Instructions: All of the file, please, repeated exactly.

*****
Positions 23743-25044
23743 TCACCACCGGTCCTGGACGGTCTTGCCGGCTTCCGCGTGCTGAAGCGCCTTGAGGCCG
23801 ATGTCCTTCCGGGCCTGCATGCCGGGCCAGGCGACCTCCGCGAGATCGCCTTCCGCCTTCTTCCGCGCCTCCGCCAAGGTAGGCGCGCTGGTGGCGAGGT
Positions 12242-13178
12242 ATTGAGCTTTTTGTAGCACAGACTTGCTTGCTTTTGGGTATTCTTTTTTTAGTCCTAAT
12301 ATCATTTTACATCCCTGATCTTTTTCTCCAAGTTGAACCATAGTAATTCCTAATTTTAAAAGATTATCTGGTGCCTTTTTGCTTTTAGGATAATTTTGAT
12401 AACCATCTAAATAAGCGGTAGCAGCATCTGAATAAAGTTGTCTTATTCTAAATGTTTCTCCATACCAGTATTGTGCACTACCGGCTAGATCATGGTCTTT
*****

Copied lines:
Positions 23743-25044
23743 TCACCACCGGTCCTGGACGGTCTTGCCGGCTTCCGCGTGCTGAAGCGCCTTGAGGCCG
23801 ATGTCCTTCCGGGCCTGCATGCCGGGCCAGGCGACCTCCGCGAGATCGCCTTCCGCCTTCTTCCGCGCCTCCGCCAAGGTAGGCGCGCTGGTGGCGAGGT
Positions 12242-13178
12242 ATTGAGCTTTTTGTAGCACAGACTTGCTTGCTTTTGGGTATTCTTTTTTTAGTCCTAAT
12301 ATCATTTTACATCCCTGATCTTTTTCTCCAAGTTGAACCATAGTAATTCCTAATTTTAAAAGATTATCTGGTGCCTTTTTGCTTTTAGGATAATTTTGAT
12401 AACCATCTAAATAAGCGGTAGCAGCATCTGAATAAAGTTGTCTTATTCTAAATGTTTCTCCATACCAGTATTGTGCACTACCGGCTAGATCATGGTCTTT